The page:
Although members of the Afro-American Society were hired to solicit black students, Albright College discovered, along with many other colleges and universities, that the pursuit of a more culturally diverse student body was not easy to achieve. Many black students preferred to attend schools where there were already a large enough student body of fellow blacks to insure meaningful social interchange.

Nearly 30 years after the retreat in Kirkridge, Charnita Zeigler-Johnson, Ph.D. ’92 says racial issues were a part of her college experience as well. “People used the ‘N’ word, SGA members didn’t support the African-American Society, signs were torn down, people protested a rally for peace after the Rodney King incident and sorority ‘pranks’ attacked the integrity of African-American students,” she says.


"I was at times appalled by the comments and assumptions that people would make about the students of color.”

— Charnita Zeigler-Johnson, Ph.D. '92


Zeigler-Johnson, a postdoctoral fellow in the Center for Clinical Epidemiology and Biostatistics at the University of Pennsylvania, says her freshman year was one of the most difficult because the campus was less diverse than she had anticipated. “People, in general, were friendly,” she says. “However, I was surprised at the limited cultural experiences and ‘sheltered’ upbringing that many in the student body had experienced. I was at times appalled by the comments and assumptions that people would make about the students of color.”

She adds, “I think that many of the African-American students at that time shouldered the frustrations of being non-white at Albright. I remember calling home after KKK signs were posted in the Campus Center one year. My mother basically reminded me that that is the world that we live in, and that I must learn to excel in that world. So, I began to look at my time at Albright as just another one of life’s challenges rather than as an obstacle.”

Fortunately, Hosea Baker ’02 sees a somewhat different Albright today. Although Baker says he was “apprehensive and frightened” when he started Albright as a freshman because it was his first time in a predominantly white setting, “that changed pretty quickly. I started meeting new people, joining organizations… I got more and more comfortable on campus.”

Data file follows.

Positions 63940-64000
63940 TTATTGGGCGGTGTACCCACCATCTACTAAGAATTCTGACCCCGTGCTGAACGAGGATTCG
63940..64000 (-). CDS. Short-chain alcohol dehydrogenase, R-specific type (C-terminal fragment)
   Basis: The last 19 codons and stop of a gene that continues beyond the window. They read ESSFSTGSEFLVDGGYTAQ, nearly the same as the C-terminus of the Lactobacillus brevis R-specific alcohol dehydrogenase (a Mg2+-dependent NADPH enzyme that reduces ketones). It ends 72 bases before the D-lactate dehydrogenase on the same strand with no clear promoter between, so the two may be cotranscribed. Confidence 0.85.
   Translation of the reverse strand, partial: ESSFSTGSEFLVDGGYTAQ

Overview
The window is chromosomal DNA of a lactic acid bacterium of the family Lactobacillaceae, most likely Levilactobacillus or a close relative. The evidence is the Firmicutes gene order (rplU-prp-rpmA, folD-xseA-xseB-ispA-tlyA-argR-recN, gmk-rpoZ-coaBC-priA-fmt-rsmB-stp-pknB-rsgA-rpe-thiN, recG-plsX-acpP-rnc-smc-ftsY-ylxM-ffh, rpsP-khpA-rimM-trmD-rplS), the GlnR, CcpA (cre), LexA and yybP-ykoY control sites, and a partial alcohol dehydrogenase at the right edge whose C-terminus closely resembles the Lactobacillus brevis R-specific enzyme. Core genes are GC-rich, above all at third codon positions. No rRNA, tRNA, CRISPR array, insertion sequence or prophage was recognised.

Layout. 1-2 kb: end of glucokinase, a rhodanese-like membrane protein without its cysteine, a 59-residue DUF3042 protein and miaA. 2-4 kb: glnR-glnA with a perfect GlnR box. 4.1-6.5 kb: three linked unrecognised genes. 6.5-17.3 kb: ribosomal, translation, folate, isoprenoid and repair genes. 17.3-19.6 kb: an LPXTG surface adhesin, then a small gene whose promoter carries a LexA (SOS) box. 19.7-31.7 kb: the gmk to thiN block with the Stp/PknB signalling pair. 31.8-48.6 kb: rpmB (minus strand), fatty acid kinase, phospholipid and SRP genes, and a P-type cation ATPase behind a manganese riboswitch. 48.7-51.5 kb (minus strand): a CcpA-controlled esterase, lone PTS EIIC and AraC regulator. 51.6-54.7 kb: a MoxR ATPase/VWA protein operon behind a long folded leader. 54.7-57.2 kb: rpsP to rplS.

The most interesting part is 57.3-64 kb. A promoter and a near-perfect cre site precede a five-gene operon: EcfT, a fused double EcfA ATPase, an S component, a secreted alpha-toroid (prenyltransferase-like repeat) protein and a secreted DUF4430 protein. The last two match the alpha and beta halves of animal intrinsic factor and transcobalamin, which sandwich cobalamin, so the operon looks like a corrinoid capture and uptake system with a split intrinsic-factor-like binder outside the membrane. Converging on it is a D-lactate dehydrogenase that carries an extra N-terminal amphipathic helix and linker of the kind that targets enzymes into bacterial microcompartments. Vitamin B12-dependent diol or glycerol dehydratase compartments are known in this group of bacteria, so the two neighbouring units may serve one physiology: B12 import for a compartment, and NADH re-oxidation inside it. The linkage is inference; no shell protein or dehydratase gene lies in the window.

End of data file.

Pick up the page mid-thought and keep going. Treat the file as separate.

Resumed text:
Baker, a Joseph E. Coleman scholar, is a resident advisor, campus tour guide and highly involved in campus life. The Student Government Association (SGA), Gospel Choir and African-American Society are just a few of the organizations of which he is a member. He is also the founder of the Xion Step Team, a three-year-old organization that now boasts approximately 70 members. Stepping, a form of dance and performance in the black community, has become popular on Albright’s campus.

Most people at Albright hadn’t experienced stepping before, he says. “But I found some other people who stepped, we got together and got out there during Orientation in front of a predominantly white group…and they loved it!”

But despite his involvement in campus activities, Baker admits that the social life for African-American students does need to improve. “There really isn’t any diversity within the organizations and social activities,” he says. For example, “The RSA dance is catered to white people. The music is just not what we want to hear. We want music with soul. That’s why we started the step team, to introduce black culture to the campus.”

Mardenborough says that when she started college she didn’t realize that she was going to school for the social life. “But it’s part of the experience.”
Kim Jackson, associate dean of academic services and director of multicultural affairs, points out that concrete steps need to be taken to institutionalize and retain the black presence on campus. There are currently no black Greek organizations on campus, she says. In addition, “African-American students perceive the social life here as dominated by parties without music and lots of alcohol. They like dancing and a lot of them do not drink. So they end up hanging out themselves.”

Tiffenia Archie ’92 agrees. “We had to create our own social life. We took a lot of trips to other predominantly black schools like Lincoln and Cheyney, and we were famous for our Court parties.”